Our Chosen Families
I believe in the power of surrogate families. I am fortunate to have such a relationship with a group of friends I have known for forty years. It was through this connection I would come to foster and mentor a youth to his adulthood.
When I met Greg, he was fourteen and deeply enamored of my niece. In time I would learn that Greg’s family had been shattered by the ravages of substance abuse and its attended poverty. Greg displayed superior academic talents and the scars of neglect and abuse. One can help in polishing essays or providing necessary clothing, but what of the necessity of the unwavering love all children need?
As all adolescent loves run their course, the ardent passion subsided and Greg looked to my niece for what she could not give to him. How does one inform an extremely bright youth that heartbreak is something everyone is tasked to bear? That extended weekend saw us discussing how malleable one’s life is; we don’t get to choose when we get hurt, but we do get a crack at fashioning our lives as we see fit.
Greg’s love of sports and academics would place him on his high school football team and to eyes of recruiters of West Point. Often I would take a bus from the Port Authority to his school in upstate New York to watch him participate in a Lincoln Douglass debate or to quarterback a football game. He was very good at butting heads with others, even his teachers. After particularly bad fallout with a French teacher he had to explore how surrogates often stand in for those who are not available to pour out one’s anger.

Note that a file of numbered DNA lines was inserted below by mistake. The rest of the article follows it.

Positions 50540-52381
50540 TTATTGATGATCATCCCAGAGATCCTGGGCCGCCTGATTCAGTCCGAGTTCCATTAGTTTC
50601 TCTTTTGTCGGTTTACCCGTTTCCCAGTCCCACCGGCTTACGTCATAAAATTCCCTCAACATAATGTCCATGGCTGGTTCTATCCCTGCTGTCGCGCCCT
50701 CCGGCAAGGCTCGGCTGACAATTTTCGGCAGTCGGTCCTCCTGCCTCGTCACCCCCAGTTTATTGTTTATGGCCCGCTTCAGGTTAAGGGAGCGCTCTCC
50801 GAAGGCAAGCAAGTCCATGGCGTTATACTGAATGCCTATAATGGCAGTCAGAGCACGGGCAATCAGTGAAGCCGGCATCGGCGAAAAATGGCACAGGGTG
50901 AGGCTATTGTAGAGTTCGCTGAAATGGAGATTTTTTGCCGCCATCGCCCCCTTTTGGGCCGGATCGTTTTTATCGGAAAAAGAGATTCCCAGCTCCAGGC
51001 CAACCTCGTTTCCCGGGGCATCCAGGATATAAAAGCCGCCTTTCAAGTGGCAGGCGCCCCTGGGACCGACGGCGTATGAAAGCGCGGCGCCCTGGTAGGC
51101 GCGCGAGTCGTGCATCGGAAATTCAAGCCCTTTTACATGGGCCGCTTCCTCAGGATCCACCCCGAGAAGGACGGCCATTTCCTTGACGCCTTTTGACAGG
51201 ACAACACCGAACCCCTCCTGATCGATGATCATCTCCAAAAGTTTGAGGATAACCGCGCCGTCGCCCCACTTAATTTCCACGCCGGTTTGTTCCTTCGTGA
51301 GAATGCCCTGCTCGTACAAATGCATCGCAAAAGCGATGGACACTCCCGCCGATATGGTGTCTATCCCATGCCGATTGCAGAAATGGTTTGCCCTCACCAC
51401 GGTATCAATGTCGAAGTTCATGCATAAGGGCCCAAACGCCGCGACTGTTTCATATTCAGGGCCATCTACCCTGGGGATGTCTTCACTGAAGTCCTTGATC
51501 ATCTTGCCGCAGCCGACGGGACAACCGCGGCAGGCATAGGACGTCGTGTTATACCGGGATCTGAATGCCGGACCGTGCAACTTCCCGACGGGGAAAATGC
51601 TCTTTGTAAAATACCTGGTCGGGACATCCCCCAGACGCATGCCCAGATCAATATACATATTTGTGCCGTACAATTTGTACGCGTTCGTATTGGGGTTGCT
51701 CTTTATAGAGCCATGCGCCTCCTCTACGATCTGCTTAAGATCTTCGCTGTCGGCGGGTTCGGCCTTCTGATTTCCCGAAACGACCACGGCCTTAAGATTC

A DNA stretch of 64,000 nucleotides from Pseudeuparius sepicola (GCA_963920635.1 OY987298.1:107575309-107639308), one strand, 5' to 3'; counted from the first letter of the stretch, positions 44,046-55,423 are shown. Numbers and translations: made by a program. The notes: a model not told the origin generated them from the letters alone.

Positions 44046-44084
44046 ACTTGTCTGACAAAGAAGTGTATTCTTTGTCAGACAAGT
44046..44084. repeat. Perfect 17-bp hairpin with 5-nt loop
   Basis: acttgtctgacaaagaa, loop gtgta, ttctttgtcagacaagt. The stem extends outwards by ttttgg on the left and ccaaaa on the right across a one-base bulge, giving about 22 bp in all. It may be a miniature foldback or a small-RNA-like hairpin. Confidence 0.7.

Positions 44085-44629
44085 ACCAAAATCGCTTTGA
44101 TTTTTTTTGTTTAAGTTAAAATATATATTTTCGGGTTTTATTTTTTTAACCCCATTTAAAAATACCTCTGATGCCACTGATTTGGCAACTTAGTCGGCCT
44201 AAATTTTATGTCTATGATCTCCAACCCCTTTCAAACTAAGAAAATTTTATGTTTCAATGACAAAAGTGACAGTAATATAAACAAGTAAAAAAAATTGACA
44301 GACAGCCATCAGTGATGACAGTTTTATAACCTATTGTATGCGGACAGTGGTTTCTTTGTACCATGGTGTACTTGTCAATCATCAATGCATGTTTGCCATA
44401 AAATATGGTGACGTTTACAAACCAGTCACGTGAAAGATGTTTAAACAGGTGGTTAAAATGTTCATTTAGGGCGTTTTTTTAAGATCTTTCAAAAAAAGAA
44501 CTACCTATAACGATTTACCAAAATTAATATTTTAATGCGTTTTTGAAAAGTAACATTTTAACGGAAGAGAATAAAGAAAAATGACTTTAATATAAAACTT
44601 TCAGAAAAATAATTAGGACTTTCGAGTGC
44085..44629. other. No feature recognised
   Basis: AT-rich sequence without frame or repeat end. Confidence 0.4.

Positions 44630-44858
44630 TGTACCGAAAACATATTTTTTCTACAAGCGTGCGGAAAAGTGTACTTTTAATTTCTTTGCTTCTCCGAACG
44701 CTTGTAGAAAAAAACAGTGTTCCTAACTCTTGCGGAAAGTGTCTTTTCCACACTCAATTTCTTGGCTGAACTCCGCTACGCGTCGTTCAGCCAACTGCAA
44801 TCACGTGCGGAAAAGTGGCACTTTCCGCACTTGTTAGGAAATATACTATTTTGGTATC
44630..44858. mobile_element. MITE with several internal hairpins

The summer of 2001 saw Greg at basic training in the mountains of upstate New York. Towards the middle of West Point’s basic training Greg found that he had made the wrong choice. He came to live with me in August and we successfully took this downturn and found a very good college to begin his academic career.
The day after September 11, 2001, Greg turned eighteen. We awoke to the acrid stench of hatred and malice. So profound was this event in Greg’s life that it changed the course of his academic career. He had the luck of meeting a very talented professor that guided him along the difficult and mentally challenging rigors of undergraduate philosophy. From this came the opportunity to apply for the Marshall Scholarship and eventually to Oxford University.
On a recent visit our extended family gathered and I witnessed my mother’s best friend, now a great grand mother delighting in her great grand son. It is from these two women I learned how to nurture and to be generous in spirit. This grace has extended to four generations and will be for the future. This I believe, our chosen families identify and sustain us.
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